Inform Yourself During Skin Cancer Awareness Month
May is Skin Cancer Awareness Month. This is the perfect time to learn more about the most common, and one of the most preventable, forms of cancer in the United States. Sanova Dermatology would like to take this opportunity to recommend the following prevention guidelines:
Stay in the Shade
The most dangerous time to have direct sun exposure is between the hours of 10 AM and 4 PM. “This is when the sun’s harmful ultraviolet radiation is strongest,” says Dr. Adam Mamelak, dermatologist and skin cancer expert in Austin, Texas. “When outdoors during this time, it’s best to stay in the shade as much as possible.”
Make putting on sunscreen a part of your daily routine. Use a broad spectrum variety with an SPF of 15 or higher. If you anticipate being outdoors for an extended period of time, use a sunscreen that is water-resistant with an SPF of 30 or higher. Thirty minutes before going outdoors, apply at least 1 ounce of broad spectrum sunscreen to the entire body. “Despite what the label says, no susncreen in water proof, or sweat proof.” Dr. Mamelak reminds his patients to reapply right after swimming or participating in any activity that results in excessive perspiration.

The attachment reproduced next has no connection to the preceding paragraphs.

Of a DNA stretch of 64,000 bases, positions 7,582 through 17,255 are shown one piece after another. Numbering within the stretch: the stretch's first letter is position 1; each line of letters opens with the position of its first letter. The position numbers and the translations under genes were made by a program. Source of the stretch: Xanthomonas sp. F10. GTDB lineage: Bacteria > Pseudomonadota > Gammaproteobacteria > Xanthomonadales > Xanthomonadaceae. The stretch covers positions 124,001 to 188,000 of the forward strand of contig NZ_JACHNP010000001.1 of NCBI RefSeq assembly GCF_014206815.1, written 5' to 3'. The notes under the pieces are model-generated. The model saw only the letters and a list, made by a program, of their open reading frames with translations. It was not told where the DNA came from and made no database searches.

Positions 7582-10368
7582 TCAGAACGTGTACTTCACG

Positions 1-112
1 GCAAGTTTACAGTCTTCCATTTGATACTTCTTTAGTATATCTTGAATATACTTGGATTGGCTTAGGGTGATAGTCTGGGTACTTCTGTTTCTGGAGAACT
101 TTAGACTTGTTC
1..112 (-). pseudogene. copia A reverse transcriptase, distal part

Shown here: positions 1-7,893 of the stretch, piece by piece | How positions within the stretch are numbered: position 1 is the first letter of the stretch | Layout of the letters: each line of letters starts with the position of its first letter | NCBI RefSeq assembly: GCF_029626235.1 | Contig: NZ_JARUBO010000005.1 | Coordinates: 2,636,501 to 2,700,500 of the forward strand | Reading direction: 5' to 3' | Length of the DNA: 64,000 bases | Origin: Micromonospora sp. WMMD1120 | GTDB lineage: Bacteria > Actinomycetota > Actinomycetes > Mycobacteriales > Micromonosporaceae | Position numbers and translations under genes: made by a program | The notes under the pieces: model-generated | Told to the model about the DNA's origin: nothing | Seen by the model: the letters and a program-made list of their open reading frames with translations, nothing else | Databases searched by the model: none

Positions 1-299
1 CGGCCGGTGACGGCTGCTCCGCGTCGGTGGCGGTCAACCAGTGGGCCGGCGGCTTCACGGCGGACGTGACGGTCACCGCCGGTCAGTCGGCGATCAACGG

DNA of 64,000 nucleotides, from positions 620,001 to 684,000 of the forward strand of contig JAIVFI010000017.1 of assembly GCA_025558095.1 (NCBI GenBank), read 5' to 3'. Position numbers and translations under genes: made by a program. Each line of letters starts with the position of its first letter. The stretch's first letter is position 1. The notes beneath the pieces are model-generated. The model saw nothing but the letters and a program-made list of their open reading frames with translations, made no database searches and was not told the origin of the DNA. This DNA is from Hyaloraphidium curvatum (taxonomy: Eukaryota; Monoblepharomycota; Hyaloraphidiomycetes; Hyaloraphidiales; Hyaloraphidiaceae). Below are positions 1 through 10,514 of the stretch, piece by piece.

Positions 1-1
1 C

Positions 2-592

Self Examination is Your Friend
Each month, make a habit of examining your skin from head to toe. This should be in addition to seeing a physician annually for a professional skin exam. Watch for any changes in existing moles, and keep an eye out for new, suspicious-looking ones. If one is spotted, schedule an appointment with a physician right away.
Don’t Forget the Babies
Even a single severe sunburn in childhood can substantially increase the chances of developing melanoma years later. “Newborn skin is exceptionally vulnerable to the UV rays of the sun,” explains Dr. Mamelak. Newborn babies should be kept out of the direct sunlight as much as possible. Once they have reached six months of age, sunscreen should be liberally applied before going outside.